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Divorced Parents – How Will You Handle College Expenses?

Wednesday, 14 August 2013

college_costsWhen couples divorce, it's not unusual for them to part with vastly different expectations about what happens next. Couples often agree to share college expenses even when they have little intention of actually doing so. If you are a custodial parent and you expect the noncustodial parent to help with college it is best to get this in writing as a part of a divorce settlement. Even then it may be difficult to enforce in court.

Paying for a child's college tuition plus books, fees, room and board can be financially terrifying to a single parent, let alone one who has had difficulty collecting child support. When parents are divorced, the subject of paying for college expenses can be a major source of controversy, but Colorado's child support laws are very clear about this obligation.

Here are the rules concerning college expenses:

The Court cannot order the parents to pay for college expenses if the original child support order was entered on after July 1, 1997 - unless the parties agree in written document (for example a Separation Agreement, a Parenting Plan or Stipulation) filed with the Court after July 1, 1997.

If a child support obligation was established or modified prior to July 1, 1997, the Court can order the parents to pay for college expenses.

The Court cannot order a parent to pay for college expenses for a child at the same time as the parent is paying child support for that child.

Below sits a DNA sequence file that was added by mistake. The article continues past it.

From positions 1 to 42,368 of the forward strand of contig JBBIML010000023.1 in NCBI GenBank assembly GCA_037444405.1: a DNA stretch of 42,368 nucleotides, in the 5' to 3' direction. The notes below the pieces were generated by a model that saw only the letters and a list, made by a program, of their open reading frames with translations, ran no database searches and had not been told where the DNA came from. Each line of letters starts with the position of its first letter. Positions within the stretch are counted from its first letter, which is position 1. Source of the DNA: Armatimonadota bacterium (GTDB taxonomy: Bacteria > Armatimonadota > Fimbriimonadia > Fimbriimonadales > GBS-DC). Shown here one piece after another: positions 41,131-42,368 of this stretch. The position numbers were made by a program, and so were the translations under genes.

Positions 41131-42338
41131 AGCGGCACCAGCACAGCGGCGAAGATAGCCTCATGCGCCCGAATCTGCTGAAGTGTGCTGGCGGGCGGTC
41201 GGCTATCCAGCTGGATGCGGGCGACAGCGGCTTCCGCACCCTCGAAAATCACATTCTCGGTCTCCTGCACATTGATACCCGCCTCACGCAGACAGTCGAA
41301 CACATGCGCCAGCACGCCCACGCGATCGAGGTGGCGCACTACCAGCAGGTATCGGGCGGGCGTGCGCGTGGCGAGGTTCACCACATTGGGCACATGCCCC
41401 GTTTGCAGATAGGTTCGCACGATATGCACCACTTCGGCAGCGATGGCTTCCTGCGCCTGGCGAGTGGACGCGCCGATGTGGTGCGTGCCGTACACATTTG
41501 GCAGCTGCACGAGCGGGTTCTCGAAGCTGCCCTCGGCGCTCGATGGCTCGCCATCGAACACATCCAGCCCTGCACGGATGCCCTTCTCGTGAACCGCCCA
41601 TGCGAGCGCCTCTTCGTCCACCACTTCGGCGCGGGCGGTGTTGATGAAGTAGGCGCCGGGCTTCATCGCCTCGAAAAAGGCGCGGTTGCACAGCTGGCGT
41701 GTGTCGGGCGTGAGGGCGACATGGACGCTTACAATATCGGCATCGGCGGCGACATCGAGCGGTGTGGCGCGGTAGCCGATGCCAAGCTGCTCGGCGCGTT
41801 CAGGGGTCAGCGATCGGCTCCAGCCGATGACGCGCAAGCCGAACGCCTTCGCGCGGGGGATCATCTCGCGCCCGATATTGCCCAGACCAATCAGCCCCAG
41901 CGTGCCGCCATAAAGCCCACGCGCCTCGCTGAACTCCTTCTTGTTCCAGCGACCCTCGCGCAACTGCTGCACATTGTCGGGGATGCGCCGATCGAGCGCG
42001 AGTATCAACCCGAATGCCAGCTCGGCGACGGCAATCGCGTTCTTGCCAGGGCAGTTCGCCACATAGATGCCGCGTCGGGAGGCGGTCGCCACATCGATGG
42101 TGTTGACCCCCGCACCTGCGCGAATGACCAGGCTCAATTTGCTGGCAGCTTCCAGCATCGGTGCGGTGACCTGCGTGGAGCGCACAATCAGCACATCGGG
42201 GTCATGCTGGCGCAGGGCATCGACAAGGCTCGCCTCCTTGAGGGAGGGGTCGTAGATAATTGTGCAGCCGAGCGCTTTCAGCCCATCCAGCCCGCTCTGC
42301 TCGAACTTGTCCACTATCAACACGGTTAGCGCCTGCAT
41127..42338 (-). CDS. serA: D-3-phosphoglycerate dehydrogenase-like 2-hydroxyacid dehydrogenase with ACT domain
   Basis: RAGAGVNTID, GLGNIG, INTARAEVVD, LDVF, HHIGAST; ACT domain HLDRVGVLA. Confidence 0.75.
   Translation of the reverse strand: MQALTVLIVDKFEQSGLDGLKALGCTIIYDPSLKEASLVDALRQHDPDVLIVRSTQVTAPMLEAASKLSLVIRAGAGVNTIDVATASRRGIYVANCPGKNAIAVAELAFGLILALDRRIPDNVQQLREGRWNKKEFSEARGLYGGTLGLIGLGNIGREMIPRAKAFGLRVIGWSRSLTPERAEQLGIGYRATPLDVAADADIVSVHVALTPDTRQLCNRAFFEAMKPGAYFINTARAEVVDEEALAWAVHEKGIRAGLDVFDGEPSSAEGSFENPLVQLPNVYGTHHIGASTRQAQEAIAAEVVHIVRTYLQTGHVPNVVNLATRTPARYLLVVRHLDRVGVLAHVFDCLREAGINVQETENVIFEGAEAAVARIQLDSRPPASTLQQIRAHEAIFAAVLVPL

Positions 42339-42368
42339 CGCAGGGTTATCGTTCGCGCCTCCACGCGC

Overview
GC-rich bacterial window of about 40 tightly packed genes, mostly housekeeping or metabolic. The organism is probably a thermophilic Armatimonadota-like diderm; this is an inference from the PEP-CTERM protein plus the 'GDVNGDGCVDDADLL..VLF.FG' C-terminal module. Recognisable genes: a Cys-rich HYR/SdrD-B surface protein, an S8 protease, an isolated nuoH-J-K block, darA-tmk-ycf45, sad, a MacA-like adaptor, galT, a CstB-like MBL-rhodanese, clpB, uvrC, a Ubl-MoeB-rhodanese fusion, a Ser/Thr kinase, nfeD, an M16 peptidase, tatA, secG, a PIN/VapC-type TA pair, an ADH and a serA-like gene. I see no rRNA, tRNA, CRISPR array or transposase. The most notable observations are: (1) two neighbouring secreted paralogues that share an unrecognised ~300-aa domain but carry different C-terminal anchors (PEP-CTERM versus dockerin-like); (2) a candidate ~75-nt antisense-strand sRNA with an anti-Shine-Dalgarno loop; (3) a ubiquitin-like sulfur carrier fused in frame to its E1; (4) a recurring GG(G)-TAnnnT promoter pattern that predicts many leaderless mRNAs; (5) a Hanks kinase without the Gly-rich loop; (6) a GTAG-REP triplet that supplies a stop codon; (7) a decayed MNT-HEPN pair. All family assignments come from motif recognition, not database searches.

In Colorado, parents are allowed to make the decision whether they will pay for their children’s college education, but a court is not permitted to order parents to pay for college unless the parties agreed to this in writing prior to July 1, 1997.

The Court cannot order college expenses to be paid after the child reaches age 21.

A college expense order can be modified by the Court or by mutual agreement of the parents.

College expenses may include tuition, books and fees. A Court can't order the parties to pay for room and board at college, unless the parents agree.

Many custodial parents are outraged by the fact that they are expected to shoulder most, if not all, of their child's college costs without any support from the noncustodial parent. This is not to say that noncustodial parents aren't willing to pay on their own, but a surprising percentage of them stop their financial support at the age of emancipation.

While there is no clear evidence to support this, it is generally believed that noncustodial parents feel somewhat less "invested" in their child's education and they are often left out of the decision-making process about which school their child will attend.

Child support orders entered before July 1, 1997

In Colorado, college is considered "postsecondary education," which means any financial support would need to be associated with the education program itself, which includes only tuition, books and fees. For child support orders entered before July 1, 1997, the court might find it appropriate for both parents to contribute to these costs, taking into account the resources of both parents; but only if the child support order is terminated first. Also, in determining the amount of each parent's contribution, the court is limited to an amount that does not exceed the basic child support obligation for that child.

The amount of contribution that each parent is ordered to pay for college expenses shall be subtracted from the amount of each parent's gross income, respectively, prior to calculating the basic child support for any remaining children.

A Colorado Springs family lawyer can help you make decisions about college expenses that will be in the best interest of your children. While your agreement may not be enforced as child support it may be as simple as making regular contributions to your 529 plan.

Photo Courtesy of Cool Design / FreeDigitalPhotos.com

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MPatMarrisonFor over a quarter century, we have helped people during what is often the darkest time in their lives. Divorce is not easy even under the best of circumstances. For most people, family is central. Having something go wrong in the family can have a ripple effect that extends beyond the home and into other areas.

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